String != [Char]
christian at siefkes.net
Mon Mar 26 12:08:31 CEST 2012
On 03/26/2012 02:39 AM, Gabriel Dos Reis wrote:
> True, but should the language definition default to a string type
> that is one the most unsuited for text processing in the 21st
> century where global multilingualism abounds? Even C has qualms
> about that.
> I have no doubt believing that if all texts my students have to
> process are US ASCII, [Char] is more than sufficient. So, I have
> sympathy for your position. However, I doubt [Char] would be
> adequate if I ask them to shared texts from their diverse cultures.
Uh, while a C char is (usually) just a byte (2^8 bits of information, like
Word8 in Haskell), a Haskell Char is a Unicode character (2^21 bits of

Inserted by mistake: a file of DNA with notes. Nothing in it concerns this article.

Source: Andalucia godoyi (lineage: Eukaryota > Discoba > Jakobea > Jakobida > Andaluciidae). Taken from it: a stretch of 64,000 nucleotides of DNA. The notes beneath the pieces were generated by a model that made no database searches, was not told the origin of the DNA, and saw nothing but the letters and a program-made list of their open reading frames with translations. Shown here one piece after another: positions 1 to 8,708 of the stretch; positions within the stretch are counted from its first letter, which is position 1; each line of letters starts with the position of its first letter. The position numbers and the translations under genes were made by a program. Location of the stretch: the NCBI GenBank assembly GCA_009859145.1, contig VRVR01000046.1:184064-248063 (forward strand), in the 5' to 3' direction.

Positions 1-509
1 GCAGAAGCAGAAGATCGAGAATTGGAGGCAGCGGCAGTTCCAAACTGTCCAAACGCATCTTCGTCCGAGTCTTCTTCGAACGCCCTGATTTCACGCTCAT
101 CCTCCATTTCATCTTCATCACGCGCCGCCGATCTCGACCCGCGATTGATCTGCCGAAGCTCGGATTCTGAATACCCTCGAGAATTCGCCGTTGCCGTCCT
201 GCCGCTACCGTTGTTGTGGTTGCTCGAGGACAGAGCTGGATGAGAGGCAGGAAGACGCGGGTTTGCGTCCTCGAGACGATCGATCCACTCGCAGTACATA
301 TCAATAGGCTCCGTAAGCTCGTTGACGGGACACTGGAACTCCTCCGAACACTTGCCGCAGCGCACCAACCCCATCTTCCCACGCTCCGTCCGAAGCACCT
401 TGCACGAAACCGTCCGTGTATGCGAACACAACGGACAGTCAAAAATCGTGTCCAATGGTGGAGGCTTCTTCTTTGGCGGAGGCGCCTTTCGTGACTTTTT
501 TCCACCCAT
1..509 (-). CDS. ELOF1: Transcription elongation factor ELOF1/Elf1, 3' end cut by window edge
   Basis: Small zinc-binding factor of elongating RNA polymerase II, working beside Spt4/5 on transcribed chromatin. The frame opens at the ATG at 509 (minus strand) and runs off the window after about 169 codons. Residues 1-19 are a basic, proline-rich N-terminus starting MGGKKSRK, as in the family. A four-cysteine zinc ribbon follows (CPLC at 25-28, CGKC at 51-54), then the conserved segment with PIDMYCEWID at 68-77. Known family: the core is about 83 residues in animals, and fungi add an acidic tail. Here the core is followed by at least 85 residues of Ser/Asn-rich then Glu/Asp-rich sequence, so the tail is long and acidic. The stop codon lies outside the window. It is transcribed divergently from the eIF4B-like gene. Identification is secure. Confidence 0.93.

information). A single C char cannot contain arbitrary Unicode character,
while a Haskell Char can, and does. Hence [Char] is (efficiency issues
aside) perfectly adequate for dealing with texts written in arbitrary languages.
[I first accidentally send this just to Gabriel, sorry.]
|------- Dr. Christian Siefkes ------- christian at siefkes.net -------
| Homepage: http://www.siefkes.net/ | Blog: http://www.keimform.de/
| Peer Production Everywhere: http://peerconomy.org/wiki/
|---------------------------------- OpenPGP Key ID: 0x346452D8 --
A bug is a test case you haven't written yet.
-------------- next part --------------
A non-text attachment was scrubbed...
Size: 262 bytes
Desc: OpenPGP digital signature
More information about the Haskell-prime